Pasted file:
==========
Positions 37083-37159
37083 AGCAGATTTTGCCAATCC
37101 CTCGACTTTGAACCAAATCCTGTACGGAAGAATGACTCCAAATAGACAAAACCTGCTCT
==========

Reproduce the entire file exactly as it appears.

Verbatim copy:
Positions 37083-37159
37083 AGCAGATTTTGCCAATCC
37101 CTCGACTTTGAACCAAATCCTGTACGGAAGAATGACTCCAAATAGACAAAACCTGCTCT